gta3yui01_chr.jpg (3633 bytes)That being said, it doesn’t even begin to describe the true depth of this game. Every contact you make, every mission you accomplish adds new characters, new loyalties, and new plot twists to the ever-changing story line. The game does not rely solely on the story, however. In fact, the worst thing you could possibly do is try to play this game in a linear fashion. GTA3 presents players with a fully formed world, a city full of possibilities and distractions. Sure, mob bosses assign you incredibly cool tasks like publicly assassinating a turncoat in broad daylight, planting a bomb in another crime king’s car, or hijacking an armored bank car that is being closely monitored by the police. But there are so many other things you can do. You are free to play this game at your own pace and discretion. There are 81 different vehicles to steal, ranging from sedans to sports cars, vans to humvees. You can drive them, collect them, demolish them, or deliver them to chop shops. You can jack a taxi, turn on the light, and collect fairs for cash. You can steal a cop car, monitor the scanner, and kill other criminals at large (this is the best way to amass a stockpile of weapons, by the way). You can also get your hands on fire engines, ambulances, military vehicles, and more. There is a multitude of weapons to use—baseball bats, pistols, machine guns, flame-throwers, grenades, etc. Secret packages and missions are everywhere. You can even resort to petty theft—beating up innocent pedestrians (or simply gunning them down or running them over) and taking their money. There are also the trademark GTA killing frenzies, high-speed chases, and gang wars to take part in.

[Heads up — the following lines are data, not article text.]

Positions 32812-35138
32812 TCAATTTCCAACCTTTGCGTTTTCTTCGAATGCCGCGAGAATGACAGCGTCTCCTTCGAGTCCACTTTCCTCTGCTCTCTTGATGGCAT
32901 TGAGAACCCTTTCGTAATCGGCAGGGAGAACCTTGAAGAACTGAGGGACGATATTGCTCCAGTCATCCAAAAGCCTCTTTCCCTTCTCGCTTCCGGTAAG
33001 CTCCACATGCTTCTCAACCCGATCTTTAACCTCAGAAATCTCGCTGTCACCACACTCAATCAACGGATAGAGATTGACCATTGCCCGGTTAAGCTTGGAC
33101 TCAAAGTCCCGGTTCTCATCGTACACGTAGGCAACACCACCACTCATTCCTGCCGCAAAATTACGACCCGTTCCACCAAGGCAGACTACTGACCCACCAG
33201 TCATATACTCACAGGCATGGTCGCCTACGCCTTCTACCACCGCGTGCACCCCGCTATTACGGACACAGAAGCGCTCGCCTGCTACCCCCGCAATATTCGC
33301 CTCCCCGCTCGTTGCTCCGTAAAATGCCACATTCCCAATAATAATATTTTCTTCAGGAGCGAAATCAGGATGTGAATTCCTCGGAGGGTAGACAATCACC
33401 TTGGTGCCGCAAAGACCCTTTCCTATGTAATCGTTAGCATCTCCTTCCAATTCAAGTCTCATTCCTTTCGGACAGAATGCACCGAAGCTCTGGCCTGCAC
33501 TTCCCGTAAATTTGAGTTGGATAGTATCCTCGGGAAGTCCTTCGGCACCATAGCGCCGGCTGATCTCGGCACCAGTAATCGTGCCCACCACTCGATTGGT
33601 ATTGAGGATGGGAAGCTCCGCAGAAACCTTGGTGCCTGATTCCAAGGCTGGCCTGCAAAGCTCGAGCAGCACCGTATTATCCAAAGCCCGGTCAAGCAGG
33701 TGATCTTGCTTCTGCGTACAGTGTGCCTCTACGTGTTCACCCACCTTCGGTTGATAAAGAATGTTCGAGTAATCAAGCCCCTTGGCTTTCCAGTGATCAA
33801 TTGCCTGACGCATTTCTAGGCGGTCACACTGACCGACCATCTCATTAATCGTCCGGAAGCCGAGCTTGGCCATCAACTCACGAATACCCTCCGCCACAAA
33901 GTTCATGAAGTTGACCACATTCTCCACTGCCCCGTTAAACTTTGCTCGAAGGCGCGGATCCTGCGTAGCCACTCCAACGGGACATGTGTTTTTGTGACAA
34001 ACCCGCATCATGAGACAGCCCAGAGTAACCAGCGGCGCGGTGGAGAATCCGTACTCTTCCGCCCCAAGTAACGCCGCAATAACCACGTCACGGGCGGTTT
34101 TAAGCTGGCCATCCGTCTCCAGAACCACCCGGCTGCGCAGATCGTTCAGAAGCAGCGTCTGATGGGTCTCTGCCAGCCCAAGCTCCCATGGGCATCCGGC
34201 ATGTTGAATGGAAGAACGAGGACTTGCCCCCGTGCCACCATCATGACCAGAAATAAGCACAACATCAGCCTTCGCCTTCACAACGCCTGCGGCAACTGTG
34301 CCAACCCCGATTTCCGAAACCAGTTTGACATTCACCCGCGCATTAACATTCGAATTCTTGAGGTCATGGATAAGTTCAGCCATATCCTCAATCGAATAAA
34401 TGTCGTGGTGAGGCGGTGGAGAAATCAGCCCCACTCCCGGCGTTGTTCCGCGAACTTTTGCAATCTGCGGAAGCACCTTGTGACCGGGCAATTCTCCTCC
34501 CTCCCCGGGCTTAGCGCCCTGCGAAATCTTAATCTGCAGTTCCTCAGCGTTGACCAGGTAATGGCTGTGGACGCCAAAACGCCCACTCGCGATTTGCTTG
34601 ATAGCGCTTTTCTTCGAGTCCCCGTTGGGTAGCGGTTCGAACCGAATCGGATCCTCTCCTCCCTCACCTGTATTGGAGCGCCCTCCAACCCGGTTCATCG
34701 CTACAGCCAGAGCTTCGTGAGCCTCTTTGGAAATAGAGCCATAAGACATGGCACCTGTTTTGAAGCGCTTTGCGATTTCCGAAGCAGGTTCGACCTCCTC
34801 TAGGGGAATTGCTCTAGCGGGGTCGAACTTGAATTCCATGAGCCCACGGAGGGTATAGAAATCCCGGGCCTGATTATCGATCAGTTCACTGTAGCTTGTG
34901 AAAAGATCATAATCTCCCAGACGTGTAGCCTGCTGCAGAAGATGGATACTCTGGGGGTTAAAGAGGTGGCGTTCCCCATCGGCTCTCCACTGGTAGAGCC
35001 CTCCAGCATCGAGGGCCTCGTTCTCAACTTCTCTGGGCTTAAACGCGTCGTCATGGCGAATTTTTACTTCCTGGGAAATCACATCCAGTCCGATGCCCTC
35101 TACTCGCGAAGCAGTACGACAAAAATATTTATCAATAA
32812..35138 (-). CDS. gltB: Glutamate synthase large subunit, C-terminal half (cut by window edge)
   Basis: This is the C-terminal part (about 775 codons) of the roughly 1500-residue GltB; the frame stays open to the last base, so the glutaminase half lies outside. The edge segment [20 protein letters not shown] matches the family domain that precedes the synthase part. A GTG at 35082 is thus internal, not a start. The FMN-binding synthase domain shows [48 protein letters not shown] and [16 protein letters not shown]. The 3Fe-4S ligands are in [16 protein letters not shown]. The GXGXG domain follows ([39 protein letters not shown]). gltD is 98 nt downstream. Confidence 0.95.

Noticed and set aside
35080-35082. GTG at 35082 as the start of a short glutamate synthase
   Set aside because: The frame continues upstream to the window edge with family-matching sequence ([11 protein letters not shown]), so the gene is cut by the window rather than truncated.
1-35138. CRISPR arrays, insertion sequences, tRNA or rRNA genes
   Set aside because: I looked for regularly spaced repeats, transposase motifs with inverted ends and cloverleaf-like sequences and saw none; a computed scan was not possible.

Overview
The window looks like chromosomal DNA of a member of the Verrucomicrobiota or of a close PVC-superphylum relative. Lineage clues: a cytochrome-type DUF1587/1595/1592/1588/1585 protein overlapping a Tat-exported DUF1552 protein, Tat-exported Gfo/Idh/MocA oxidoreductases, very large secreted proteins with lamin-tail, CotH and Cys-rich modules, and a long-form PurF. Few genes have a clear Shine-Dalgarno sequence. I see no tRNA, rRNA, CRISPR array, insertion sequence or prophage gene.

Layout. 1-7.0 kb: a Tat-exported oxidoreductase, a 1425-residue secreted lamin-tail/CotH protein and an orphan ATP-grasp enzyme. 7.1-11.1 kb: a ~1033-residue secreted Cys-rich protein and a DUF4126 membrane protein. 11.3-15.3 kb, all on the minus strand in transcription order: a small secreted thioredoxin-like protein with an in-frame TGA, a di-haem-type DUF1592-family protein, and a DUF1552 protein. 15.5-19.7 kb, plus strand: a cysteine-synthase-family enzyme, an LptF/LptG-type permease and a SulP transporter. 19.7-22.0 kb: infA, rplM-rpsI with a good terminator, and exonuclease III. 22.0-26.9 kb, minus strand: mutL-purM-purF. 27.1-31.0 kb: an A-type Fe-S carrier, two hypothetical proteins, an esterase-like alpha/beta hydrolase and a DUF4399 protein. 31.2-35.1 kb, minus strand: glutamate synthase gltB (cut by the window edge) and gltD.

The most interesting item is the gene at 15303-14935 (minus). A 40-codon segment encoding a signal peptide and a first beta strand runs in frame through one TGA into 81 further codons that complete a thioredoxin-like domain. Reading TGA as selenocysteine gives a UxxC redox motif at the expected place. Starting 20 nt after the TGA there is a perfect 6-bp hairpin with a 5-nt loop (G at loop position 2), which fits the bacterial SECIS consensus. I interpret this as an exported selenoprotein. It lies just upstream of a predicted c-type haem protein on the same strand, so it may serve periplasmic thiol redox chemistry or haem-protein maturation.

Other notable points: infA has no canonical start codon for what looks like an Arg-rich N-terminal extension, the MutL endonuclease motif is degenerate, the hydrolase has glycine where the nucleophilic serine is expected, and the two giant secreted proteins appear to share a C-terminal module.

GTA3YUI7-copy.jpg (3799 bytes)Taking advantage of the Dual Shock Controller, the control system allows you to interact with your environment in a variety of complex ways—walking, running, changing points of view, wielding weapons, driving vehicles, jumping out of burning cars—and yet couldn’t be more simple or intuitive. What really helps is the continuity of the setup as a whole. The right analog joystick is used to move forward, backward, right, left on foot, then right and left in a car; the X button is used to run on foot and to accelerate in a vehicle, and so on. Because the basic functions of each element of the game are the same, you rarely have to stop and rethink what you are doing in a crisis. It is really only the less imperative functions that change.